Forum Springer Astron. Astrophys.
Forum Whats New Search Orders

Astron. Astrophys. 341, 499-526 (1999)

Previous Section Next Section Title Page Table of Contents

1. Introduction

The question of the origin of Gamma Ray Bursts (GRBs) - whether they are galactic or cosmological - has been controversial during the three decades since the announcement of their detection (Klebesadel et al. 1973). In spite of the fact that the Burst and Transient Source Experiment (BATSE) detected bursts at a rate of around one per day, no clear indication of a distance scale could be found. It was only recently that observations of the afterglow of Gamma Ray Bursts in the optical (van Paradijs et al. 1997; Sahu et al. 1997; Galama et al. 1997; Djorgovski et al. 1997), X-ray (Costa et al. 1997) and radio (Frail et al. 1997) part of the spectrum seem to have settled their cosmological origin. The identification of Fe and Mg absorption lines and the determination of the cosmological redshift ([FORMULA]; Metzger et al. 1997) seem to have definitely ruled out galactic sources of GRBs. The most popular model for the central engine to power cosmological GRBs is the merger of two neutron stars (or a neutron star and a black hole; see e.g. Paczynski 1986, 1991, 1992; Eichler et al. 1989; Rees & Mesczáros 1992; Narayan et al. 1992).

This scenario is also attractive for other reasons. By now five such neutron star binary systems are known (Thorsett 1996) and no mechanism is known that could prevent the inspiral and final coalescence. During the last [FORMULA] 15 minutes of its inspiral the binary system will emit gravitational waves with a frequency ranging from [FORMULA] 10 Hz to [FORMULA] 1000 Hz. The inspiral is thus one of the prime candidates to be detected by earth bound gravitational wave detector facilities such as LIGO (Abramovici et al. 1992), VIRGO (Bradaschia et al. 1990) or GEO600 (Luck 1997). Another reason to study this scenario - and this will be our main focus here - is the question of nucleosynthesis, namely the production site of r-process nuclei. Despite considerable efforts, it has up to now not been possible to identify the corresponding astrophysical event unambiguously. Most recent nucleosynthesis studies (see Freiburghaus et al. 1997, 1998; Meyer & Brown 1997) raise questions concerning the ability of high entropy neutrino wind scenarios in type II supernovae to produce r-process nuclei for [FORMULA] in correct amounts. In addition, it remains an open question whether the entropies required for the nuclei with [FORMULA] can actually be attained in type II supernova events. Thus, an alternative or supplementary low entropy, low [FORMULA] r-process environment seems to be needed (decompression of neutron star material).

The decompression of neutron star matter as a possible source of r-process nuclei was first discussed by Lattimer & Schramm (1974, 1976) in their study of the tidal disruption of a neutron star by a black hole. The coalescence of two neutron stars has in this context been examined by Symbalisty & Schramm (1982) and Eichler et al. (1989). Detailed studies of the nuclear decompression process have been performed by Meyer (1989).

Hydrodynamic simulations of coalescing neutron star binaries have been performed by various groups. The first calculations were done by Nakamura and Oohara (see Shibata et al. (1993) and references therein) using polytropic equations of state and focusing mainly on the emitted gravitational waves.

Similar calculations, but using SPH, have been performed by Davies et al. (1994) who discussed a variety of physical effects related with the merging event. Zhuge et al. (1994, 1996) focussed in their work on the gravitational wave energy spectra [FORMULA].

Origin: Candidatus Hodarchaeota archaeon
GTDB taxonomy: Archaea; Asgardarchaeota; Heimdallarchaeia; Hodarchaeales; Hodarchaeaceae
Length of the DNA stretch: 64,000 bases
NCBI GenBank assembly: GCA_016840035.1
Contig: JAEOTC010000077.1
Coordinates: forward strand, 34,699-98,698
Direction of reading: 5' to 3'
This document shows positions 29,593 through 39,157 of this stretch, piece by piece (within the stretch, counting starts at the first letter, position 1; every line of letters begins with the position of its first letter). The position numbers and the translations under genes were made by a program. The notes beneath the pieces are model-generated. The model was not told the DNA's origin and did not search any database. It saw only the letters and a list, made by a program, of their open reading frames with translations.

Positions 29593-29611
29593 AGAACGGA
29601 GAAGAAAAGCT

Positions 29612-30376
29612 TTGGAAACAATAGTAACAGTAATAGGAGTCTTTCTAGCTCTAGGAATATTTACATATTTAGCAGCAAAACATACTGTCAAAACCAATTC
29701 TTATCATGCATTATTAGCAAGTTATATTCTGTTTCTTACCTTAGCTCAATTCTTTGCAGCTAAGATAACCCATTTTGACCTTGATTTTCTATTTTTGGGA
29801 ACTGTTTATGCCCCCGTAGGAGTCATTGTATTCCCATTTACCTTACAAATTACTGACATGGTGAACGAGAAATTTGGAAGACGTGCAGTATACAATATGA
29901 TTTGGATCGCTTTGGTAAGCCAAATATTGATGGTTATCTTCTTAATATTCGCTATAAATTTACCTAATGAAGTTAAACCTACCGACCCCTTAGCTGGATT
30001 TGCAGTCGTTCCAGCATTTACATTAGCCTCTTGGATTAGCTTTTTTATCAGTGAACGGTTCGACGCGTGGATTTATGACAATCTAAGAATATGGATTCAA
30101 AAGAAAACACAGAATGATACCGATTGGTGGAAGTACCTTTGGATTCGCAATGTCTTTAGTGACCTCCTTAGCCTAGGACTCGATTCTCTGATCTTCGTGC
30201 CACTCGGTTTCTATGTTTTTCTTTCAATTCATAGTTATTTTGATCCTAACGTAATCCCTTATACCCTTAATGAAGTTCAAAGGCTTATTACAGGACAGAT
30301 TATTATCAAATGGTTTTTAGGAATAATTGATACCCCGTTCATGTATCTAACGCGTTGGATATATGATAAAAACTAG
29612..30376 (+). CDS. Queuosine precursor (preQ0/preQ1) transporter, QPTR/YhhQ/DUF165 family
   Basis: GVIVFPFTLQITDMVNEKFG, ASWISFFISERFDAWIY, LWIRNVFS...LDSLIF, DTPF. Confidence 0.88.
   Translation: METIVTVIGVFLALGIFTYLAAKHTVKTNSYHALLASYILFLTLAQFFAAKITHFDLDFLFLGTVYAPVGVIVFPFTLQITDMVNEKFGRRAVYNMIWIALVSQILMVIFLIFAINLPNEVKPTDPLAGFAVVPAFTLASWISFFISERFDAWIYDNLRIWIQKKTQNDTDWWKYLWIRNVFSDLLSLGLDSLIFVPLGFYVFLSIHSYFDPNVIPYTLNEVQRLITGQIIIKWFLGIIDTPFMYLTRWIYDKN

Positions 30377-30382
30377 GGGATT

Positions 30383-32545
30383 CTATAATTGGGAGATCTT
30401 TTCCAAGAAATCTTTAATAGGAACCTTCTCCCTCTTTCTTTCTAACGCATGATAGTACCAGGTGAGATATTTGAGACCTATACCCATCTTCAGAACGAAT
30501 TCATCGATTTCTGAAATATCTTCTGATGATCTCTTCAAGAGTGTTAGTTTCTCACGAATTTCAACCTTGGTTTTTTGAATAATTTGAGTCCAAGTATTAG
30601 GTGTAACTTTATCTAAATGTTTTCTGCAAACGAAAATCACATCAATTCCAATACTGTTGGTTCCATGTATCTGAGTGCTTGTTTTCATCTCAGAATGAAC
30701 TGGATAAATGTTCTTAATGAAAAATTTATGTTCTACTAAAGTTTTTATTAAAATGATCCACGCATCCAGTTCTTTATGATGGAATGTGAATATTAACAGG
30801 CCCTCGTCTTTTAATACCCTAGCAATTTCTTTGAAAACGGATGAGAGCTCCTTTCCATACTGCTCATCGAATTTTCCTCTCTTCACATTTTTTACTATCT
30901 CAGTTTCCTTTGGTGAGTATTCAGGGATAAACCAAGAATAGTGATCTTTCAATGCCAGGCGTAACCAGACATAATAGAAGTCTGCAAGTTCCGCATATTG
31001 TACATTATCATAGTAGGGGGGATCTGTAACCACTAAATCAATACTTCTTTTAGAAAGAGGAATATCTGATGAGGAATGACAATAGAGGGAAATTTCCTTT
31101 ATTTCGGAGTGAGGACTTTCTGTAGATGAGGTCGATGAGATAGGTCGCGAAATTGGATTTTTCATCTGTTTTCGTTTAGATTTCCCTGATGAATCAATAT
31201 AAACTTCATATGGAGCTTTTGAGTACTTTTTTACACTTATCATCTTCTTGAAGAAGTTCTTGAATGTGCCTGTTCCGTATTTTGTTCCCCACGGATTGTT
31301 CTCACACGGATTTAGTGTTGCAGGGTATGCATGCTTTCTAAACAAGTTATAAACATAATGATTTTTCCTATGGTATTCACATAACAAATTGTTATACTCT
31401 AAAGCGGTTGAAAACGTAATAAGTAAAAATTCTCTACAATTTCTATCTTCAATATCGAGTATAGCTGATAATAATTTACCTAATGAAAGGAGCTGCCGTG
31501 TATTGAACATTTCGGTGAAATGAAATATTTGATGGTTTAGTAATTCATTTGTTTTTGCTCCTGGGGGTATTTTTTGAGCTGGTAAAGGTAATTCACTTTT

In a long series of papers Lai, Rasio and Shapiro examined close binary systems. They developed an approximate analytical energy variational method and applied it to analyze the stability properties of binary systems and rotating stars (Lai et al. 1993a, 1993b, 1994a, 1994b, 1994c, Lai 1994). Two of them (Rasio and Shapiro) performed complementary SPH-simulations, where apart from stability questions the emission of gravitational waves was investigated (Rasio & Shapiro 1992, 1994, 1995).

Ruffert et al. (1996, 1997) performed PPM-simulations of neutron star mergers, using the Lattimer/Swesty EOS and accounting for neutrino emission by means of an elaborate leakage scheme. They discussed gravitational wave and neutrino emission and made an attempt to address the question of mass ejection by looking at the material they lost from their grid.

Rosswog et al. (1998a,b) discussed preliminary results of their SPH calculations concerning mass ejection and its implications for nucleosynthesis.

Fully relativistic hydrodynamical calculations are beginning to yield results (see Wilson & Mathews 1995, Wilson et al. 1996, Mathews & Wilson 1997, Baumgarte et al. 1997). However, these are still controversial (see e.g. Lai 1996, Thorne 1997, Lombardi & Rasio 1997, Wiseman 1997, Shibata et al. 1998).

Our focus in this paper will be on the matter that becomes unbound in an equal mass neutron star binary merger. In Sect. 2 we describe the numerical method, we discuss our chosen binary system parameters and the appropriateness of the approximations of our model. The results are discussed in Sect. 3. In 3.1 we describe the morphology of the mergers, in 3.2 the mass distribution is discussed, 3.3 deals with the thermodynamic properties of the merged configuration, in 3.4 we discuss our neutrino treatment and 3.5 deals with mass ejection and related questions of nucleosynthesis. The results are summarized in Sect. 4. Details of the initial SPH-particle setup, the equation of state and the neutrino emission are given in the appendices.

Previous Section Next Section Title Page Table of Contents

© European Southern Observatory (ESO) 1999

Online publication: December 4, 1998